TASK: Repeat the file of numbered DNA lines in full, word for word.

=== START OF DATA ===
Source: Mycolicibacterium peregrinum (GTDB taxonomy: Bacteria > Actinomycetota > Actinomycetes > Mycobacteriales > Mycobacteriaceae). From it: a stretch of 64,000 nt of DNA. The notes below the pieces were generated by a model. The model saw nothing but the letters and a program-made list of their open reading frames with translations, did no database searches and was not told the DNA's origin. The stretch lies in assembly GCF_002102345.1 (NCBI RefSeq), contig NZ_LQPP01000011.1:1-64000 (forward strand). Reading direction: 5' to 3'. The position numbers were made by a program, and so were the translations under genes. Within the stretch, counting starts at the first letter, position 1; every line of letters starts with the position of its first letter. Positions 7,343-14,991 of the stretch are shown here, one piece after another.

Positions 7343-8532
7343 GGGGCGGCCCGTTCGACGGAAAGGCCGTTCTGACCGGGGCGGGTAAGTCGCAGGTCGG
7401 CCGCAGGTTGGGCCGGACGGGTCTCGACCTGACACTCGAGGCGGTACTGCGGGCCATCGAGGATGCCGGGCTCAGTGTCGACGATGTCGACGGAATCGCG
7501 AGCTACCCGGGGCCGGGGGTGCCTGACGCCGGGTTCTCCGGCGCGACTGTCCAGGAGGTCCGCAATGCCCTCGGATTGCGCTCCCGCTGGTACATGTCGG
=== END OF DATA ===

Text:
Source: Mycolicibacterium peregrinum (GTDB taxonomy: Bacteria > Actinomycetota > Actinomycetes > Mycobacteriales > Mycobacteriaceae). From it: a stretch of 64,000 nt of DNA. The notes below the pieces were generated by a model. The model saw nothing but the letters and a program-made list of their open reading frames with translations, did no database searches and was not told the DNA's origin. The stretch lies in assembly GCF_002102345.1 (NCBI RefSeq), contig NZ_LQPP01000011.1:1-64000 (forward strand). Reading direction: 5' to 3'. The position numbers were made by a program, and so were the translations under genes. Within the stretch, counting starts at the first letter, position 1; every line of letters starts with the position of its first letter. Positions 7,343-14,991 of the stretch are shown here, one piece after another.

Positions 7343-8532
7343 GGGGCGGCCCGTTCGACGGAAAGGCCGTTCTGACCGGGGCGGGTAAGTCGCAGGTCGG
7401 CCGCAGGTTGGGCCGGACGGGTCTCGACCTGACACTCGAGGCGGTACTGCGGGCCATCGAGGATGCCGGGCTCAGTGTCGACGATGTCGACGGAATCGCG
7501 AGCTACCCGGGGCCGGGGGTGCCTGACGCCGGGTTCTCCGGCGCGACTGTCCAGGAGGTCCGCAATGCCCTCGGATTGCGCTCCCGCTGGTACATGTCGG